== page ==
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Engaging with Diversity

Multidisciplinary Reflections on Plurality from Quebec


Edited By Stéphan Gervais, Raffaele Iacovino and Mary-Anne Poutanen

Contributed by leading scholars of Quebec Studies, both emerging and established, the 30 essays of this comprehensive collection offer a multidisciplinary survey of the study of diversity in Quebec over space and time. The volume is organized around a variety of themes through which Quebec’s plural reality is expressed, including conceptual, historical and contemporary approaches, covering a wide range of social and economic cleavages, identity markers, political contestation and, broadly, the lived experiences of Quebecers negotiating difference over time. In an environment increasingly demarcated by conflicts around values and cultural and social practices, this collection hopes to contribute to broadening the spectrum of voices to the current debate, adding an inclusive reflection to a conversation that has only intensified over the last decade. Quebec as a pluri-national and multi-ethnic society has been and remains a great laboratory to study and to test public policies on ethnic diversity. It allows us to identify the tensions and to evaluate the balance between the majority and the minority; and between settler society and indigenous nations, in conceptualizing and finding a normative consensus around the configuration of collective rights. In short, the contributions in this volume seek to illustrate how pluralism has and continues to constitute the lifeblood of belonging in Quebec.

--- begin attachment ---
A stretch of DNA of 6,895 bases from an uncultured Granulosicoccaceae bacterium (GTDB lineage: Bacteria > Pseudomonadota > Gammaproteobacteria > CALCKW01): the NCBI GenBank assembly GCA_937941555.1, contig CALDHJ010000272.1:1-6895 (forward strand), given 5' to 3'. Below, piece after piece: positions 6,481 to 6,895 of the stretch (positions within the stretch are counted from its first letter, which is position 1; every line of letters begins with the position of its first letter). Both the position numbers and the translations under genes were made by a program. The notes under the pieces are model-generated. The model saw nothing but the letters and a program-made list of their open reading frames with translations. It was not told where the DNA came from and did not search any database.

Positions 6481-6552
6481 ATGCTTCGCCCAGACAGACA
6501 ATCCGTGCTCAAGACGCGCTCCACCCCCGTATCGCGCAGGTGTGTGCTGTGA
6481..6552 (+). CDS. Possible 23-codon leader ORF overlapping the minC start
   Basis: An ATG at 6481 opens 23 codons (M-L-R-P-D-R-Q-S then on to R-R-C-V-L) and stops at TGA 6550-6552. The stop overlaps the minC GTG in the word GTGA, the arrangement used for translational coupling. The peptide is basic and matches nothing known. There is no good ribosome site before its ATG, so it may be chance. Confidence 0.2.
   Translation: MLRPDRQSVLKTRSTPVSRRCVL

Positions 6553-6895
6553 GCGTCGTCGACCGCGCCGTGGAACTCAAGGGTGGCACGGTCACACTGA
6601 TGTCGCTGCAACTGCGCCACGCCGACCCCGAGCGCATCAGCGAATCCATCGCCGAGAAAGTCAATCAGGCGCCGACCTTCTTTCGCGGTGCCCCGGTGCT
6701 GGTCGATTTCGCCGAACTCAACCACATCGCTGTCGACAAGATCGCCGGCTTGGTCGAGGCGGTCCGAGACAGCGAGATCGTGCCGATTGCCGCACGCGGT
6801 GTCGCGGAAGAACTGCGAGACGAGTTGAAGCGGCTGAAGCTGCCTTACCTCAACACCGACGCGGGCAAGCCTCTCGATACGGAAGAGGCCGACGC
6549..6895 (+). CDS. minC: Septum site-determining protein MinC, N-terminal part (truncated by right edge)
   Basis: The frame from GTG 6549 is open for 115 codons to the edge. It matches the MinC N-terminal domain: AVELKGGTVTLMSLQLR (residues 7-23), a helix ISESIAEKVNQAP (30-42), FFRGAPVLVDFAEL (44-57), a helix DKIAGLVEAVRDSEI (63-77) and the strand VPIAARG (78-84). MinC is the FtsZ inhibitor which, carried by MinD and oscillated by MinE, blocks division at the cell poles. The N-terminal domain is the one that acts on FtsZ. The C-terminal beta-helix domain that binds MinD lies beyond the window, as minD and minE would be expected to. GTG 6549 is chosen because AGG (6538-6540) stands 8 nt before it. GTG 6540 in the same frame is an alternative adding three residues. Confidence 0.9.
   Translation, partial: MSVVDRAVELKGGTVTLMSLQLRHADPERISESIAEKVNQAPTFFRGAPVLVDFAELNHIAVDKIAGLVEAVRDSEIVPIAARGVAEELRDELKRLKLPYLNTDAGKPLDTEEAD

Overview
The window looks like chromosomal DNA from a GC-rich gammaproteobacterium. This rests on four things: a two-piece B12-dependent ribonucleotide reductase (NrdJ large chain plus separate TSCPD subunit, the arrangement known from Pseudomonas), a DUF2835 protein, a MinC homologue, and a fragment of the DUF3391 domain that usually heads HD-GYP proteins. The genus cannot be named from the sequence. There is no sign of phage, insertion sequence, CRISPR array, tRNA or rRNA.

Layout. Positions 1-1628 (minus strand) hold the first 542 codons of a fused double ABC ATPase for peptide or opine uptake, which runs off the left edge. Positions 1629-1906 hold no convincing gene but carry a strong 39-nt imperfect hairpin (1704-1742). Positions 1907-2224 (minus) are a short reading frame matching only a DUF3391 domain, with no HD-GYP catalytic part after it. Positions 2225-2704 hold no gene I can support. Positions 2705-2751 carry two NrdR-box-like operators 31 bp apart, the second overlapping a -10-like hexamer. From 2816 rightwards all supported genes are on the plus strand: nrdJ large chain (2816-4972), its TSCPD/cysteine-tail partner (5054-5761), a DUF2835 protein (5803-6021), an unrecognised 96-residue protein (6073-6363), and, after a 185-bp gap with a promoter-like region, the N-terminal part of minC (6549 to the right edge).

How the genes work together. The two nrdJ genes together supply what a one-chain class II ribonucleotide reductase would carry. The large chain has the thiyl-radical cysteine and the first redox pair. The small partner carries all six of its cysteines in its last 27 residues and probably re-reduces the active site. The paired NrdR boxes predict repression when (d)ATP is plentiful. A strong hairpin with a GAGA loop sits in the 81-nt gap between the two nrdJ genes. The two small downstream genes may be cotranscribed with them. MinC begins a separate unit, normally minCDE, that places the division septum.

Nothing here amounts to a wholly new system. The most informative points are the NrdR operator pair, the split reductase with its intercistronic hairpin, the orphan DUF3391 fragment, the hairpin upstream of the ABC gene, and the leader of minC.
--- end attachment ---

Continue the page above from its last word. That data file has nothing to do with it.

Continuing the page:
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Land, Resistance, and Indigenous Filmmaking in Quebec (Isabelle St-Amand)


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Land, Resistance, and Indigenous Filmmaking in Quebec

Isabelle ST-AMAND

As Indigenous Canadian writer and essayist Thomas King pointed out in The Inconvenient Indian: A Curious Account of Native People in North America, land and the legitimacy of its occupation have been at the basis of the relationships between settlers and Indigenous peoples in Quebec and elsewhere across the Americas. To this day, colonial settlement remains associated with the doctrine of discovery, a powerful set of colonial representations that act on legal and political levels as well as in social discourses, media representations, film, literature, and the arts. With the doctrine of discovery come two false assumptions, one stipulating that the land was uninhabited upon the arrival of the first European explorers on the continent, the other purposefully predicting the inexorable disappearance of the peoples indigenous to the coveted lands. These assumptions, based on dehumanizing politics of erasure, work to simultaneously legitimize and conceal a continued colonial appropriation of Indigenous lands (St-Amand, 2015, pp. 258-259). In his book Indigenous Aesthetics. Native Art, Media and Identity, American film scholar and art historian Steven Leuthold (1998) stated that as long as there will be pressure on natural resources, “relations to the land will continue as the source of the greatest intercultural conflict between natives and non-natives”. Leuthold identified as a further hindrance to conflict resolution the disjunction between Western and Indigenous perceptions of the land, one conceiving it in legal terms, the other “in religious...

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